Association Between Relative Anemia and Early Functional Recovery After Severe Traumatic Brain Injury (TBI)

Kevin R. Carr, Michelle Rodriguez, Alex Ottesen, Joel Michalek, Colin Son, Vaibhav Patel, David Jimenez, Ali Seifi

Research output: Contribution to journalArticlepeer-review

4 Scopus citations

Abstract

Background: Severe traumatic brain injury is associated with a multi-systemic response and changes in metabolic demand. Patients requiring intracranial pressure monitoring or cerebrospinal fluid diversion, often signifies a greater severity of injury. For this group, the association between RBC transfusion, transfusion thresholds, and clinical recovery is unknown. In this study, we studied the association between transfusion and clinical recovery for severe traumatic brain injury patients requiring external ventricular drain or intracranial pressure monitor placement. Methods: Eighty-nine patients with a primary diagnosis of traumatic brain injury requiring implantation of either an intracranial pressure monitor or external ventricular drainage device were identified. All patients were managed in a Level 1 Trauma facility by board-certified neuro-intensive care practitioners for the course of their intensive care unit duration. The correlation between transfusion and clinical recovery, defined by change in Glasgow Coma Scale was assessed. Results: Thirty-four patients required surgical decompression, and 56.18 % of the cumulative cohort were transfused during admission. Overall, transfusion was not associated with significant clinical recovery (change in GCS > 3) for Hgb threshold of 7 mg/dL (<3, 29.03 vs. ≥3, 37.93 %; p = 0.49), nor for higher stratifications (8 mg/dL, p = 0.63; 9 mg/dL, p = 0.79, 10 mg/dL, p = 1). For patients who required transfusions at thresholds ≥8 mg/dL, there was a positive association with decreased length of hospitalization, [p = 0.01; <8 mg/dL: 22 (12–33), ≥8 mg/dL: 14 (7.75–20)] [median (IQR)]. Similarly, length of ICU stay was shorter for patients transfused at thresholds ≥9 mg/dL, (p = 0.02). Conclusions: From our studies, we demonstrate no significant clinical benefit associated with stratified transfusion goals; however, there was a decrease in length of hospitalization for patients with transfusion thresholds of Hgb ≥ 8 mg/dL. Larger, randomized controlled trials may be required to more accurately assess outcomes in this patient population. In patients admitted for primary severe traumatic brain injury, we demonstrate no significant clinical benefit associated with stratified transfusion goals; however, there was a noticeable decrease in length of hospitalization for patients with transfusion thresholds of Hgb ≥ 8 mg/dL. Larger, randomized controlled trials may be required to more accurately assess outcomes in this patient population.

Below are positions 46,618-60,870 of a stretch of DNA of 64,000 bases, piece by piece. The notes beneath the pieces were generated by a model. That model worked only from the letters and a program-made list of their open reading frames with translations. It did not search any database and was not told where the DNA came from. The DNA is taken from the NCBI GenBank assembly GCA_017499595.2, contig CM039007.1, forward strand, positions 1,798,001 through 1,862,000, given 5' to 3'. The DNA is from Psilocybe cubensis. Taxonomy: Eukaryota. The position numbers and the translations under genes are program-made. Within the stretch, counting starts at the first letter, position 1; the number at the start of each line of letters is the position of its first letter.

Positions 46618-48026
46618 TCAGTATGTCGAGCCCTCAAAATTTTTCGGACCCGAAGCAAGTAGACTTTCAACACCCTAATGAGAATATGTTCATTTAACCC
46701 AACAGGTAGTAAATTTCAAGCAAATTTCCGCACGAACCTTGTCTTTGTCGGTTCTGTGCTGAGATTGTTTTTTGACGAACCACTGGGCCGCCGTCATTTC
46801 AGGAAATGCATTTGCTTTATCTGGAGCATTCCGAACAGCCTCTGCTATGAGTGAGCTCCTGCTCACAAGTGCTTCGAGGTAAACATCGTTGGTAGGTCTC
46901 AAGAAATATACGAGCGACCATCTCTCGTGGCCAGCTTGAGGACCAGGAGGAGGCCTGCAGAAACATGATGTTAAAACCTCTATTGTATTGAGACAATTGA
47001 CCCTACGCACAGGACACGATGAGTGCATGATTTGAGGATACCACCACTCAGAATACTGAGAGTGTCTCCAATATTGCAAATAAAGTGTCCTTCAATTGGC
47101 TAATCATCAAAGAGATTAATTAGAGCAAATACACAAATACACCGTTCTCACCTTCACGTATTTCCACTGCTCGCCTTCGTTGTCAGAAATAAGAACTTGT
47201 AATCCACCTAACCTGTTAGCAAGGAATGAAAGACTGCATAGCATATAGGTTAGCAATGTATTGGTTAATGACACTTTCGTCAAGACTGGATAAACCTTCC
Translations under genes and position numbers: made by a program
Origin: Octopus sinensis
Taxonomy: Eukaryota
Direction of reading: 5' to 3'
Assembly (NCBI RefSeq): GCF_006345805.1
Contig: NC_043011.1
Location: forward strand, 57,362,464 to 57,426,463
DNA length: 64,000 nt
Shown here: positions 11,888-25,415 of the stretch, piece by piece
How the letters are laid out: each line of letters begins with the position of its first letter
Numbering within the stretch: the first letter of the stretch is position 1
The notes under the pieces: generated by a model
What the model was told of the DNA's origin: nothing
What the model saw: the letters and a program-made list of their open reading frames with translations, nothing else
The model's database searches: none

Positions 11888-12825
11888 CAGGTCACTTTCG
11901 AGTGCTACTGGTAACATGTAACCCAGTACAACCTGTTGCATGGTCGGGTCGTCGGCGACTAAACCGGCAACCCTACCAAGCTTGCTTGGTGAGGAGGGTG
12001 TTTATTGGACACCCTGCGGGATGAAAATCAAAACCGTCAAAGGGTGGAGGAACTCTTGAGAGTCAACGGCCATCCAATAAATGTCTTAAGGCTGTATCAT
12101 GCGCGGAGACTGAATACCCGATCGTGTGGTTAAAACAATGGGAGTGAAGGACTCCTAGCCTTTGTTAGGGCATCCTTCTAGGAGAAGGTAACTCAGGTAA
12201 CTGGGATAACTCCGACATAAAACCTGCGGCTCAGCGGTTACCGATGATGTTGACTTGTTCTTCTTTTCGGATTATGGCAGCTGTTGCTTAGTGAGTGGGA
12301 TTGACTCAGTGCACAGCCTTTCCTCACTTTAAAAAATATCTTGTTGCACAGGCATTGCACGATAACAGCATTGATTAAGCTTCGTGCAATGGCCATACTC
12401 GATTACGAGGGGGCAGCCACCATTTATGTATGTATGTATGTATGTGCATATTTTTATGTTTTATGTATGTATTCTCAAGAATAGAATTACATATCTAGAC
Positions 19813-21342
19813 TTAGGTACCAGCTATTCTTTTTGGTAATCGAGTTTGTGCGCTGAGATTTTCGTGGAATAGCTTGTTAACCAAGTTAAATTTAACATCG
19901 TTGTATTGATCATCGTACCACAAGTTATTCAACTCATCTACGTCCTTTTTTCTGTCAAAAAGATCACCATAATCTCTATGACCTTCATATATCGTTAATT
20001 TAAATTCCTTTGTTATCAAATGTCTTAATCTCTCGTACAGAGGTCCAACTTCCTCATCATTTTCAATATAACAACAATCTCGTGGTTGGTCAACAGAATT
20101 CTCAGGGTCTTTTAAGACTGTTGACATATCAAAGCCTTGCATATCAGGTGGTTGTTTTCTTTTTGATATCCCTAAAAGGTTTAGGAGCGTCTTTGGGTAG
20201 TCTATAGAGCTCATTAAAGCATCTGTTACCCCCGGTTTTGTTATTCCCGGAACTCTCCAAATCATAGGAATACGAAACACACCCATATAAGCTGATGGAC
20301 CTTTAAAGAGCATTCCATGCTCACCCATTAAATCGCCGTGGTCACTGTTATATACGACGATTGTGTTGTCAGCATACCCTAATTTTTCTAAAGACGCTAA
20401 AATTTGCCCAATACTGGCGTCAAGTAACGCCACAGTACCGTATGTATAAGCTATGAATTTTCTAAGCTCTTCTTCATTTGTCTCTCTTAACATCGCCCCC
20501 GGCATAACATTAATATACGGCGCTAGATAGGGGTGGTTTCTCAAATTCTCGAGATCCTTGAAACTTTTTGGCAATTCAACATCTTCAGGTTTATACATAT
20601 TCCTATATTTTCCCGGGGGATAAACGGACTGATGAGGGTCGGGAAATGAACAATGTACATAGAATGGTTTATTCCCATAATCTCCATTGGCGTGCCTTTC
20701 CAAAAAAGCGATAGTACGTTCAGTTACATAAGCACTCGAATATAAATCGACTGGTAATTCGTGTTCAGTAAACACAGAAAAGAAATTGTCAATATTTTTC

Original languageEnglish (US)
Pages (from-to)185-192
Number of pages8
JournalNeurocritical Care
Volume25
Issue number2
DOIs
StatePublished - Oct 1 2016

Keywords

  • Anemia
  • Intracranial pressure
  • Severe TBI
  • Ventriculostomy

ASJC Scopus subject areas

  • Critical Care and Intensive Care Medicine
  • Clinical Neurology

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